Bea is especially fond of a family of five orphaned rabbits that she treats as if they’re her own children. The rabbits are Peter; his three sisters—insecure Flopsy Rabbit (voiced by Margot Robbie); practical Mopsy Rabbit (voiced by Elizabeth Debicki); and cynical Cotton-Tail Rabbit (voiced by Aimee Horne, who replaced Daisy Ridley)—and their older cousin Benjamin Bunny (voiced by Colin Moody), who likes to give wise advice. The rabbits think and talk like humans. But ironically, Thomas, not Bea, can hear the rabbits talk. (Flopsy is the voiceover narrator for these movies.)

The first “Peter Rabbit” movie ends the way that you expect it would. By the end of the movie, Thomas and Bea have fallen in love, Thomas has quit his sales job at Harrod’s, and he has fulfilled his dream of opening up a children’s shop that sells toys and books. Thomas has reached a tentative truce with Peter, with the agreement that Peter won’t touch Thomas’ cherished crop of tomatoes. This is information that’s mentioned at the beginning of “Peter Rabbit 2: The Runaway.” Therefore, people who didn’t see the first “Peter Rabbit” movie and want to get the full backstory probably should see “Peter Rabbit” before watching “Peter Rabbit 2: The Runaway.”

“Peter Rabbit 2: The Runaway” begins with Bea and Thomas getting married. They work together in the shop, and Thomas has been an independent publisher for Bea’s first “Peter Rabbit” book about Peter Rabbit and his family. The book, which is a hit, has caught the attention of a smooth-talking wheeler dealer named Nigel Basil-Jones (played by David Oyelowo), an executive at a major book publisher. Nigel comes into the shop one day and tells a delighted Bea that he wants to sign her to a multi-book deal that will significantly increase distribution and profits for her “Peter Rabbit” book series.

There’s just one problem: Nigel and his team of sycophantic executives think that the “Peter Rabbit” book series should be more appealing to modern audiences. Suggestions are made to change the rabbits’ wardrobe to T-shirts and jeans. And the executives want the rabbits to have adventures in other places besides the yard of their home.

Bea is excited about this possible contract and seems willing to make these changes, while Thomas and Cotton-Tail are more skeptical. Bea doesn’t want the changes to be too drastic, but she’s willing to compromise. Nigel can also be very persuasive. There’s a running joke in the movie that people can’t look into Nigel’s eyes for too long because his eyes have almost a hypnotic effect on people.

The first time that Bea and Thomas meet with Nigel in London, the spouses take their rabbit family with them by train. During Thomas and Bea’s meeting with Nigel (with the rabbits also in attendance), Nigel suggests that each of the rabbits should have nicknames that would make the rabbits’ personalities more marketable. For Benjamin, the suggested nickname is The Wise One. Cotton-Tail’s suggested nickname is The Firecracker. Identical twins Flopsy and Mopsy’s suggested nickname is The Dynamic Duo.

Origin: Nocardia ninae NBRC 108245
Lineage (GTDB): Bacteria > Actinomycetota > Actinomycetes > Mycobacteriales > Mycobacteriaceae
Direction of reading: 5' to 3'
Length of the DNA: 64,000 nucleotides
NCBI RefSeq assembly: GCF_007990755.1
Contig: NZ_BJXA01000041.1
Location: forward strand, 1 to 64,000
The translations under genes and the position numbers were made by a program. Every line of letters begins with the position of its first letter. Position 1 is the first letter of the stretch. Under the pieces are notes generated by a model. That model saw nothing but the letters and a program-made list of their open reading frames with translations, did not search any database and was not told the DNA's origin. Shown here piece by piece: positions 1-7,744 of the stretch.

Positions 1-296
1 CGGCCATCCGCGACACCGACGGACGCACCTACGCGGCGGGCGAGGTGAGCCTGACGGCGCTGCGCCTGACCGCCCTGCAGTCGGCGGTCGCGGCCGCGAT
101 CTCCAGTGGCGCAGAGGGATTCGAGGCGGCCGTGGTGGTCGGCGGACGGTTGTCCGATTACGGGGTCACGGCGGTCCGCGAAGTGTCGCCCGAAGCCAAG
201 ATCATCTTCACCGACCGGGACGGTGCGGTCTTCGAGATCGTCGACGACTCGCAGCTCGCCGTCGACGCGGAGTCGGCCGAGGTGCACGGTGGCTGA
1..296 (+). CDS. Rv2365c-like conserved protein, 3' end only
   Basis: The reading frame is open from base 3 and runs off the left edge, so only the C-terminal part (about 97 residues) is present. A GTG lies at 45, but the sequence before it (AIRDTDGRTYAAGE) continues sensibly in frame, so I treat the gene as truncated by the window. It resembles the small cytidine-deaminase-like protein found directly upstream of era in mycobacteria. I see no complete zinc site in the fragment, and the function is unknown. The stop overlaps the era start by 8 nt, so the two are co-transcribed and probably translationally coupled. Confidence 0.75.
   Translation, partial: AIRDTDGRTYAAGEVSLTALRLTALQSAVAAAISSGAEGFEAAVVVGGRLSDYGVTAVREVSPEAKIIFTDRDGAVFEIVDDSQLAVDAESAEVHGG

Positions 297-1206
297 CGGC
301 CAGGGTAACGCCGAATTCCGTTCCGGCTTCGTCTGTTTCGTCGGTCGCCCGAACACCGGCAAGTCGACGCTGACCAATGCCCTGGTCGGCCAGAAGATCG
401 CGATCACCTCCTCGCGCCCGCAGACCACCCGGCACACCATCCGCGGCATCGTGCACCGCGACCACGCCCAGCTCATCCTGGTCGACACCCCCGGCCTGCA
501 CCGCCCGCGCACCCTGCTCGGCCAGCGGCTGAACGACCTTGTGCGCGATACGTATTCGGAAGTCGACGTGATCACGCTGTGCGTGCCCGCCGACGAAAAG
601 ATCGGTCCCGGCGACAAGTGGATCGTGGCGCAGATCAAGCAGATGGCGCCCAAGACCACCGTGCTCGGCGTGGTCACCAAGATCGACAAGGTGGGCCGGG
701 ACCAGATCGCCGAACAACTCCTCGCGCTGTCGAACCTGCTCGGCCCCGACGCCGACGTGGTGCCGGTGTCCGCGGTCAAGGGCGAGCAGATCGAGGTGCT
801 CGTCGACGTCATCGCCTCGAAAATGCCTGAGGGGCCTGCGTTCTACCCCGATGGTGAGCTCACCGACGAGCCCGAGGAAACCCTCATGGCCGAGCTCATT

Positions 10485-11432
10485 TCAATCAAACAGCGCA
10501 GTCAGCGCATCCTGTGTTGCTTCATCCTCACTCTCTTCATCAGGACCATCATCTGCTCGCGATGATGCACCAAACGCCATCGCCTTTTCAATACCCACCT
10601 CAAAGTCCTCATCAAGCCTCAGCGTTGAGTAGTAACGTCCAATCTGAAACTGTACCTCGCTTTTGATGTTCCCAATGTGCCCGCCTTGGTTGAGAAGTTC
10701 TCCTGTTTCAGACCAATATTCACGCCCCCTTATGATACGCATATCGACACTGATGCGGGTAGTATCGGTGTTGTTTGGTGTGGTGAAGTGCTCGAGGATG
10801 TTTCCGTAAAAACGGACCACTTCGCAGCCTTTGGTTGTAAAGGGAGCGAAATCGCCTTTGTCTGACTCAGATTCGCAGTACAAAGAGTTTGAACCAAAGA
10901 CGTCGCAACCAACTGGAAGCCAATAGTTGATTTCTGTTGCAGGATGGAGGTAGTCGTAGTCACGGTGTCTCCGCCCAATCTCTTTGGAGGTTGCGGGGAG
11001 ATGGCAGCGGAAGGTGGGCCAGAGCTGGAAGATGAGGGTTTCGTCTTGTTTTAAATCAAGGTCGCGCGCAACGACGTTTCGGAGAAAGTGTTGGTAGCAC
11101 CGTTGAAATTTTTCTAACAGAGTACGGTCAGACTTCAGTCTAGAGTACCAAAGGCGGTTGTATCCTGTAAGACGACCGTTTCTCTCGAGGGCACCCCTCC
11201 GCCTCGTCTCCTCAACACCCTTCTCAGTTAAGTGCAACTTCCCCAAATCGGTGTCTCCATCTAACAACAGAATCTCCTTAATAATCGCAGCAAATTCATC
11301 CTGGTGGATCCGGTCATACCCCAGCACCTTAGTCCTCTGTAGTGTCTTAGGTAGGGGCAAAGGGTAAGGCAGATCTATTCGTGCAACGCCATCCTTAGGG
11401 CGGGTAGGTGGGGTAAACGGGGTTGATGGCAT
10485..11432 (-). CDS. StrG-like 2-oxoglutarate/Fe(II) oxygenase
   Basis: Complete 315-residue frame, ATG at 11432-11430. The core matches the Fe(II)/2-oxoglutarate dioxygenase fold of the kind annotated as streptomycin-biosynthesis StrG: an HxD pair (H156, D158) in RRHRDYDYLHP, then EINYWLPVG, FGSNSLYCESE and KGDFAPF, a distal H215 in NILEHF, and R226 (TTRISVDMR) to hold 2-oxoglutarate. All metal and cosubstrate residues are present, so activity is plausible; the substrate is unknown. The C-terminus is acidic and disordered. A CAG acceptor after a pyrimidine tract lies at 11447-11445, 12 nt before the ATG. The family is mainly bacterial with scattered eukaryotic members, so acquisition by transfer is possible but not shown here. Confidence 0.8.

And for Peter, Nigel can’t decide between the nickname The Mischief Maker or The Bad Seed. Peter is insulted by both names, especially The Bad Seed, because he doesn’t think he’s bad. And he doesn’t want to be portrayed as a villain in Bea’s “Peter Rabbit” books.

Peter sneaks off from the meeting to sulk and spend time by himself. He wanders into the seedier areas of the city to the sound of Green Day’s “Boulevard of Broken Dreams” playing on the movie’s soundtrack. It’s in this part of the city that Peter meets a rabbit who’s about the same age as Peter’s father would be if Peter’s father were still alive.

This older rabbit’s name is Barnabas (voiced by Lennie James), who is a mischief maker and a longtime thief. After causing a ruckus at an outdoor grocery stand, Barnabas and Peter run away and hide in various places, including a mailbox and a recycling bin.

During their conversations where they get to know each other, Peter tells Barnabas about his family’s up-and-down history with the McGregors. Based on this information, Barnabas then tells Peter that he knew Peter’s father. An instant connection is then formed between Peter and Barnabas. Barnabas is an old roughneck who seems to have a soft spot for Peter and seems to want to be Peter’s father figure/mentor.